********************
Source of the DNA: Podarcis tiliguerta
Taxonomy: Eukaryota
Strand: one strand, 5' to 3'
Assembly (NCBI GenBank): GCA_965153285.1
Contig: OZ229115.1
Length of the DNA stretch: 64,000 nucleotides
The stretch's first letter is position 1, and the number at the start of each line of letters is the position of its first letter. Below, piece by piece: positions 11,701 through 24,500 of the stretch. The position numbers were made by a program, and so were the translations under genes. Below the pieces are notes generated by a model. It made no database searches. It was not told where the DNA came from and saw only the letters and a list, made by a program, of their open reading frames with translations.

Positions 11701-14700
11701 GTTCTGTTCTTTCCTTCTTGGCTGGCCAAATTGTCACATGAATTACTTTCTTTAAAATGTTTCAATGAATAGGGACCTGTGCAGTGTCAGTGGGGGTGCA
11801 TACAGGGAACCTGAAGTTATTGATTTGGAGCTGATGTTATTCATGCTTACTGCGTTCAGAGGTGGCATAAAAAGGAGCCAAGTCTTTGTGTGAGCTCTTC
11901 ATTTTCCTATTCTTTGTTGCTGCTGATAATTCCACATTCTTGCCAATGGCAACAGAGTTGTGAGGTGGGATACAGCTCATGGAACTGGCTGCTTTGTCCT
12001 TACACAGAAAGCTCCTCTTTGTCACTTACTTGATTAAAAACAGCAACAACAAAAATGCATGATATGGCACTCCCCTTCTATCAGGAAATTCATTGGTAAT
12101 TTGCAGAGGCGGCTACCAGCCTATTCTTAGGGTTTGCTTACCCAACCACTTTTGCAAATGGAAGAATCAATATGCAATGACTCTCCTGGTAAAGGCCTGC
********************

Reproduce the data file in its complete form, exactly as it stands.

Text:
Source of the DNA: Podarcis tiliguerta
Taxonomy: Eukaryota
Strand: one strand, 5' to 3'
Assembly (NCBI GenBank): GCA_965153285.1
Contig: OZ229115.1
Length of the DNA stretch: 64,000 nucleotides
The stretch's first letter is position 1, and the number at the start of each line of letters is the position of its first letter. Below, piece by piece: positions 11,701 through 24,500 of the stretch. The position numbers were made by a program, and so were the translations under genes. Below the pieces are notes generated by a model. It made no database searches. It was not told where the DNA came from and saw only the letters and a list, made by a program, of their open reading frames with translations.

Positions 11701-14700
11701 GTTCTGTTCTTTCCTTCTTGGCTGGCCAAATTGTCACATGAATTACTTTCTTTAAAATGTTTCAATGAATAGGGACCTGTGCAGTGTCAGTGGGGGTGCA
11801 TACAGGGAACCTGAAGTTATTGATTTGGAGCTGATGTTATTCATGCTTACTGCGTTCAGAGGTGGCATAAAAAGGAGCCAAGTCTTTGTGTGAGCTCTTC
11901 ATTTTCCTATTCTTTGTTGCTGCTGATAATTCCACATTCTTGCCAATGGCAACAGAGTTGTGAGGTGGGATACAGCTCATGGAACTGGCTGCTTTGTCCT
12001 TACACAGAAAGCTCCTCTTTGTCACTTACTTGATTAAAAACAGCAACAACAAAAATGCATGATATGGCACTCCCCTTCTATCAGGAAATTCATTGGTAAT
12101 TTGCAGAGGCGGCTACCAGCCTATTCTTAGGGTTTGCTTACCCAACCACTTTTGCAAATGGAAGAATCAATATGCAATGACTCTCCTGGTAAAGGCCTGC